FDIC GUIDELINES TURN UP THE HEAT ON RENT-A-BANK PAYDAY LENDING

For immediate release
Contact: Jean Ann Fox, 757-867-7523

July 2, 2003

Washington, D.C.-Consumer Federation of America (CFA) noted that the Federal Deposit Insurance Corporation (FDIC) guidelines issued today will make it much harder for state-chartered banks to help payday lenders evade state usury and small loan laws.

Payday loans are short-term cash advances based on personal checks held for future deposit. These loans cost an average of 470% in annual interest and often lead to perpetual debt and coercive collection tactics. Payday lenders partner with banks located in permissive states to make loans that would be prohibited without "exporting" the bank's home state interest rates.

"The payday loan industry is in for a shock," stated Jean Ann Fox, director of consumer protection for CFA. "While the FDIC does not categorically prohibit banks from partnering with payday lenders, the guidelines require up to dollar for dollar capitalization of loans, call any loan unpaid in sixty days a default, and brand serial loans as an unsafe banking practice."

The FDIC is the last federal bank regulatory agency to take action on payday lending. In the last year or so, the Office of the Comptroller of the Currency (OCC) signed consent orders with the four national banks partnering with payday lenders, citing a range of safety and soundness risks and violations of federal consumer protection laws. The Office of Thrift Supervision (OTC) took similar action to stop thrifts from partnering with payday lenders. Last week, First Bank of Delaware, the only Federal Reserve member bank involved in payday lending, announced it would terminate its payday loan contracts this fall under pressure from the Federal Reserve Bank of Philadelphia.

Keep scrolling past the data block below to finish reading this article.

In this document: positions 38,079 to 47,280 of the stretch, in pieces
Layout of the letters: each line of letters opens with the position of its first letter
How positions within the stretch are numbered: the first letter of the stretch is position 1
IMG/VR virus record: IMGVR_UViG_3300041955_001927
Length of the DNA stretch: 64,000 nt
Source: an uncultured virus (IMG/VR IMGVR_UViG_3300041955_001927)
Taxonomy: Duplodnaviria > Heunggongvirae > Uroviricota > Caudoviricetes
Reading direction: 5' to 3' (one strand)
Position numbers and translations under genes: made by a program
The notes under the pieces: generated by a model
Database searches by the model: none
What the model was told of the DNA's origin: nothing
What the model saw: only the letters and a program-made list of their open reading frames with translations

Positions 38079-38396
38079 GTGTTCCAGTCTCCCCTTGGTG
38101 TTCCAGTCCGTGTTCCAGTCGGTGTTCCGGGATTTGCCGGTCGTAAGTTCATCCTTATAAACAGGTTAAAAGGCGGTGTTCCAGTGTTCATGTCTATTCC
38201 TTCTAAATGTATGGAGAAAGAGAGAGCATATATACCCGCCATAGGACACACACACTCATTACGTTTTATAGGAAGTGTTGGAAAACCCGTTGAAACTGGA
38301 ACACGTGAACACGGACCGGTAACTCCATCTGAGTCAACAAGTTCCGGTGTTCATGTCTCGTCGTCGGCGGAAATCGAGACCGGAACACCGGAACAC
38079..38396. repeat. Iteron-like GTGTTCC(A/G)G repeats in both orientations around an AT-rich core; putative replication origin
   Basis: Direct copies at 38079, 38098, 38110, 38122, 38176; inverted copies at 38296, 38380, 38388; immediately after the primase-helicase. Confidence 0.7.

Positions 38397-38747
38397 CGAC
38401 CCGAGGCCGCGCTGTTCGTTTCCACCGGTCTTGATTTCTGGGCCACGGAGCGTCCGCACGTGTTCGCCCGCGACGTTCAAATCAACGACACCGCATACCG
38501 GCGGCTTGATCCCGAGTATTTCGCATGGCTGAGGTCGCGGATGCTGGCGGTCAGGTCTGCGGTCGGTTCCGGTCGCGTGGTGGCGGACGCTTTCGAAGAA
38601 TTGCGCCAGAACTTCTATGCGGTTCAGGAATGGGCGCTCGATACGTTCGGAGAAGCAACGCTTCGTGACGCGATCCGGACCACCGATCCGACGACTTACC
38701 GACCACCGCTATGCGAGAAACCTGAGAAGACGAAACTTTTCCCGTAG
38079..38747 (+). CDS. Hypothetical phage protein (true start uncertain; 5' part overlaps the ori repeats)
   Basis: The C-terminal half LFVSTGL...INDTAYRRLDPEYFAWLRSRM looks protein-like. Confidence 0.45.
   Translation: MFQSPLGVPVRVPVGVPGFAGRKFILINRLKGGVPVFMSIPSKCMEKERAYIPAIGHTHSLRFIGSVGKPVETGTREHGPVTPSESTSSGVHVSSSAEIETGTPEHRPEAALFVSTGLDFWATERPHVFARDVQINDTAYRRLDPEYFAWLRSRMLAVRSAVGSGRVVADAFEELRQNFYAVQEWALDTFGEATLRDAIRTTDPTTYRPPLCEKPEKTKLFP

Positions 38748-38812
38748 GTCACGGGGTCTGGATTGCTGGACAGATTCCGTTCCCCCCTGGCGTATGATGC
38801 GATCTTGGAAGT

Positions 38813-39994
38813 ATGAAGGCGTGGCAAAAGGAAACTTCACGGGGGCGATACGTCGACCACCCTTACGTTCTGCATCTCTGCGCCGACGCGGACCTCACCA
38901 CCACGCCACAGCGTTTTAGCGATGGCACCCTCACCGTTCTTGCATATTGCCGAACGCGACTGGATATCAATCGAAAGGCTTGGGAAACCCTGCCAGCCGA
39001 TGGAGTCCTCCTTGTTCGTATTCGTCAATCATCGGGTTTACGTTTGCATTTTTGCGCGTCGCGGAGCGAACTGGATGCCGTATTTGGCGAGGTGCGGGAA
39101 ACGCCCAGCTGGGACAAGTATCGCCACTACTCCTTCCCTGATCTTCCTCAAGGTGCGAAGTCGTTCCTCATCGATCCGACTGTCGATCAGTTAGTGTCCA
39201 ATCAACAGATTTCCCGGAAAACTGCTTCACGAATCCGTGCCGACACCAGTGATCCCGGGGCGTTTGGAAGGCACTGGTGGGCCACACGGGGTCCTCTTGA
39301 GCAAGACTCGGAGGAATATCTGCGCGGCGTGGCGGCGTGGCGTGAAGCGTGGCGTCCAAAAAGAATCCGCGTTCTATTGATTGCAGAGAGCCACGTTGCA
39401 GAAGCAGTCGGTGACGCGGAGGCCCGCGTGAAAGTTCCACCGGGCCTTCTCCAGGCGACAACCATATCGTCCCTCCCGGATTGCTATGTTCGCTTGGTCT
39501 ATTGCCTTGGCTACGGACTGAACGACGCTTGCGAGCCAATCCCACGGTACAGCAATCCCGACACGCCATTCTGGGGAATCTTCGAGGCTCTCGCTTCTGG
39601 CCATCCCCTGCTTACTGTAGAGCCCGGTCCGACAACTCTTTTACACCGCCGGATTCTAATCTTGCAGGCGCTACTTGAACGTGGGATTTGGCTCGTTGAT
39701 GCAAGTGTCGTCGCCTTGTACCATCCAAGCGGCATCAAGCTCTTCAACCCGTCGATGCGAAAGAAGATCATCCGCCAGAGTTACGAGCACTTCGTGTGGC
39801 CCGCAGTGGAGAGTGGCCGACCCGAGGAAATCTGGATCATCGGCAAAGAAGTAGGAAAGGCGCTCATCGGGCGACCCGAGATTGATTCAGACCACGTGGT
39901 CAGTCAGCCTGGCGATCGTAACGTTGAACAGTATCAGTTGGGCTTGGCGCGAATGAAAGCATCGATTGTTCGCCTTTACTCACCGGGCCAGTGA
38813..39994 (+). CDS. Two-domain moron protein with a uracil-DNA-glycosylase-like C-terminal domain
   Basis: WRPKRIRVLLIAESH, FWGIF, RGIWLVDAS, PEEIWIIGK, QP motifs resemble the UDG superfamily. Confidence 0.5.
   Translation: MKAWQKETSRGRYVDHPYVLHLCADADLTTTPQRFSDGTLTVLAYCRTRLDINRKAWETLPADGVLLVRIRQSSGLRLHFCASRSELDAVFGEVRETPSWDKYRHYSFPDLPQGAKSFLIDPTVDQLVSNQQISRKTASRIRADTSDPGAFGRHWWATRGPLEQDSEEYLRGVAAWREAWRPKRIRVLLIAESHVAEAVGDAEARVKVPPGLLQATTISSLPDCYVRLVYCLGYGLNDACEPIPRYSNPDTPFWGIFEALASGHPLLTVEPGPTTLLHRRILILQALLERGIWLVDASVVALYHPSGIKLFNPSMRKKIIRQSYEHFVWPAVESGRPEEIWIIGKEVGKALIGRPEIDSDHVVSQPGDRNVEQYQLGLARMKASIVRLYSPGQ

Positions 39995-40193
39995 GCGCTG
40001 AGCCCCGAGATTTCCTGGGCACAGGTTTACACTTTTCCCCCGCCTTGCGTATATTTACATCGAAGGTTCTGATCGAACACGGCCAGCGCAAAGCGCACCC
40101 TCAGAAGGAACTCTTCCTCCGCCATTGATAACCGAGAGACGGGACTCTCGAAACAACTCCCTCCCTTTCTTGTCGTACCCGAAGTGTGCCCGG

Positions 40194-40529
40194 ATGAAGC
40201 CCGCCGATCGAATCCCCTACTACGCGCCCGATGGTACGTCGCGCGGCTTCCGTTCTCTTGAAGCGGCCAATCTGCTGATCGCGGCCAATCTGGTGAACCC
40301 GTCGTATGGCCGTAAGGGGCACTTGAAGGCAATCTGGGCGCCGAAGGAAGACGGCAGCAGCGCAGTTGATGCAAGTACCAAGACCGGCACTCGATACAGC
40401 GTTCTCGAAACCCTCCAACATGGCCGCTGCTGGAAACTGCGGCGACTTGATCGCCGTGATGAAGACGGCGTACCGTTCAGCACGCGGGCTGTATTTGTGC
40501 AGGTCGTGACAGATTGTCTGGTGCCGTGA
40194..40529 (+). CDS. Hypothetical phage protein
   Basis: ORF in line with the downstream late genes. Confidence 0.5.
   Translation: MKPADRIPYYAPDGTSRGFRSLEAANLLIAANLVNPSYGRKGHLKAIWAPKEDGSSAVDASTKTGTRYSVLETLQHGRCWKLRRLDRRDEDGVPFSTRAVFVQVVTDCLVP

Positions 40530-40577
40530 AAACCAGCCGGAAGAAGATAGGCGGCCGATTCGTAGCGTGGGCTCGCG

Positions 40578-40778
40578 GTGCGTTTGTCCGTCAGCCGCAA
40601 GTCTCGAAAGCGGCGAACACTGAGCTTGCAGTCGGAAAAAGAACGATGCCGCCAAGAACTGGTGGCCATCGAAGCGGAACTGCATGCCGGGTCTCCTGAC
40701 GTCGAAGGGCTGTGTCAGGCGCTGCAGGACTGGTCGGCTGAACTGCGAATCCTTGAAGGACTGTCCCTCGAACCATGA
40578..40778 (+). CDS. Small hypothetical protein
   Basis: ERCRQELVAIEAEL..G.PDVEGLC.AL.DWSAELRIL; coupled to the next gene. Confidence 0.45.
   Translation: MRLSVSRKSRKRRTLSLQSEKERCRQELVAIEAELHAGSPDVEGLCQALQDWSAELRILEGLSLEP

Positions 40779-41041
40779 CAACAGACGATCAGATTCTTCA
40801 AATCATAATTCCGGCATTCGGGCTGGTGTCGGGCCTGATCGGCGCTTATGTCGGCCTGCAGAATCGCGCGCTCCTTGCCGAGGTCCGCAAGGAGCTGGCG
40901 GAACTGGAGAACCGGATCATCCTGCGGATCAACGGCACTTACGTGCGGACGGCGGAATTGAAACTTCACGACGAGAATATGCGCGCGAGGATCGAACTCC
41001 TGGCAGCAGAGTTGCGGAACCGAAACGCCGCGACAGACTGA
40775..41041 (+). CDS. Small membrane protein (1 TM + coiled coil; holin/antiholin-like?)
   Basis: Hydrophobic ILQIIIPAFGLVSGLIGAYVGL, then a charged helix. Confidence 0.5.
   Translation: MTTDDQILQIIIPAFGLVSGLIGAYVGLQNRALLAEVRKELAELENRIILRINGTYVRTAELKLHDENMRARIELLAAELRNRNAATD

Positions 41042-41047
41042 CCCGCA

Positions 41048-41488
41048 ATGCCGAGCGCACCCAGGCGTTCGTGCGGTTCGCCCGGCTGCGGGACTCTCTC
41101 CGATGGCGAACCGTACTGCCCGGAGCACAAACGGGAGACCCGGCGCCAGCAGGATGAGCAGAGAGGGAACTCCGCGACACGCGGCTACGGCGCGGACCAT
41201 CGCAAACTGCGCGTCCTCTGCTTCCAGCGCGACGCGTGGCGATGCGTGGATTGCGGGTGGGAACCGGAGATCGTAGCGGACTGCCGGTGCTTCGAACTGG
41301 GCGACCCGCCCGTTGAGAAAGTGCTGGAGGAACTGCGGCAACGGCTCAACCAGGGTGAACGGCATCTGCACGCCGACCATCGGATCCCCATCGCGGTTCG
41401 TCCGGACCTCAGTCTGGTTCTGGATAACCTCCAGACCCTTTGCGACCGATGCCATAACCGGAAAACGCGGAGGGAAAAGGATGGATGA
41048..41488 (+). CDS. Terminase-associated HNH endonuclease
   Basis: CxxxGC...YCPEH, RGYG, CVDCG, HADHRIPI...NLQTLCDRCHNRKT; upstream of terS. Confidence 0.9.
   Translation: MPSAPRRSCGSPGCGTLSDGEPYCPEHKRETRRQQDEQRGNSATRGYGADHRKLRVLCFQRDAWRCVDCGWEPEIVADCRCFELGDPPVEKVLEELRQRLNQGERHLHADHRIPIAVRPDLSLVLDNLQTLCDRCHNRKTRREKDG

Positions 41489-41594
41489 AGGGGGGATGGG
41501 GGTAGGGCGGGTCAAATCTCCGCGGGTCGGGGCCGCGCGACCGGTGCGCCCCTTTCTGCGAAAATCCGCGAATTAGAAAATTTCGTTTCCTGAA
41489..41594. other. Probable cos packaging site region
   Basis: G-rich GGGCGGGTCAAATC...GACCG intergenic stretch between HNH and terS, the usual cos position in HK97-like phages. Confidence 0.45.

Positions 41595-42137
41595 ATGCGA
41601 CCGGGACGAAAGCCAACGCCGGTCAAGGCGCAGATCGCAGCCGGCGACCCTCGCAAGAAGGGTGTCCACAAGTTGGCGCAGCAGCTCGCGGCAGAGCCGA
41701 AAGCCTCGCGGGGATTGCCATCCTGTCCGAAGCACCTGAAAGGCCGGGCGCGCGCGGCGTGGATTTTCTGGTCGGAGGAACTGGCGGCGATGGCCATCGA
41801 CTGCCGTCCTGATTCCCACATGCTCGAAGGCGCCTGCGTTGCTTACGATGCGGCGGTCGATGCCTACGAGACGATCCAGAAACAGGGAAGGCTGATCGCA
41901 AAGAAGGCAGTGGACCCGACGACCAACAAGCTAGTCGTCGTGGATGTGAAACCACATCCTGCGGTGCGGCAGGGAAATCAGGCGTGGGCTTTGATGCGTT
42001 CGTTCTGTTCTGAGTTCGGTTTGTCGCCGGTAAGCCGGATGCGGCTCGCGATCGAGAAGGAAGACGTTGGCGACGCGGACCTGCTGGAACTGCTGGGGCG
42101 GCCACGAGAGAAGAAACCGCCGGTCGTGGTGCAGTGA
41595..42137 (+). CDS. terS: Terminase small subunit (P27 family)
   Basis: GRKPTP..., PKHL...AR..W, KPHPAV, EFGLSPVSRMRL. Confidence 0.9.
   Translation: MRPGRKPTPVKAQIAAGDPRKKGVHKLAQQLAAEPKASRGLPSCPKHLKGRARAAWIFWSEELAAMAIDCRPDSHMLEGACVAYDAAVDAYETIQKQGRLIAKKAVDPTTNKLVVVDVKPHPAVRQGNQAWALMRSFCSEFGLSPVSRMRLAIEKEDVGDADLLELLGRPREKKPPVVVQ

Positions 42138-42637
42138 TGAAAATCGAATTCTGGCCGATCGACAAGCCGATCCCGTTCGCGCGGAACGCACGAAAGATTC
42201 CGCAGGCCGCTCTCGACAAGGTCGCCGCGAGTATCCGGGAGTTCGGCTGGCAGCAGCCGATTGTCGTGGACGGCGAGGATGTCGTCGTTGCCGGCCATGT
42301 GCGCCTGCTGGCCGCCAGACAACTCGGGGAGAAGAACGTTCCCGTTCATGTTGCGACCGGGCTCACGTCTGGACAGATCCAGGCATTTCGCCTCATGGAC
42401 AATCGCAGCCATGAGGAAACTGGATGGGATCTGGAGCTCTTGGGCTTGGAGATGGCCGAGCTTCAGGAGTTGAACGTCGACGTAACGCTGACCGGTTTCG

State banks partnering with payday lenders who are subject to FDIC guidelines include:

  • County Bank of Rehoboth Beach, DE partners with third-party storefronts, such as Money Mart in Virginia and Oklahoma; Check'n Go in Pennsylvania and North Carolina; Express Money Service and Urgent Money Service in North Carolina; Currency One in Philadelphia; USA Payday in Georgia; and EZ Pawn and Cash America in Oklahoma, among others.
  • BankWest, Inc., Pierre, SD, partners with Advance America to make payday loans in Georgia.
  • Republic Bank and Trust Company, a Kentucky bank, partners with Advance America in Texas. It previously made loans through a few Check Into Cash outlets in North Carolina.
  • First Community Bank of Washington (now Venture Bank) has been partnering with Advance America and National Cash Advance to make payday loans in Alabama and Arkansas.
  • First South Bank in Spartanburg, SC makes payday loans through FlexCheck, a chain of payday lenders operating in Virginia, Pennsylvania, and Georgia.
  • First Fidelity Bank in Burke, South Dakota is used by Advance America to make payday loans in Michigan.
  • Community State Bank, Milbank, SD, partners with Cash America pawnshops and First America payday lenders. This small state bank is owned by same holding company as First National Bank in Brookings, the national bank cited by the Comptroller of the Currency.

"With proper enforcement, FDIC regulated banks conducting payday lending will either stop or reform their lending. This should close the back door of federal pre-emption to state consumer protection laws," Ms. Fox stated.

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Consumer Federation of America is a nonprofit association of about three hundred pro-consumer organizations, founded in 1968 to advance consumer interests through research, advocacy and education.

CFA comments to the FDIC on the draft guidelines are posted at www.consumerfed.org.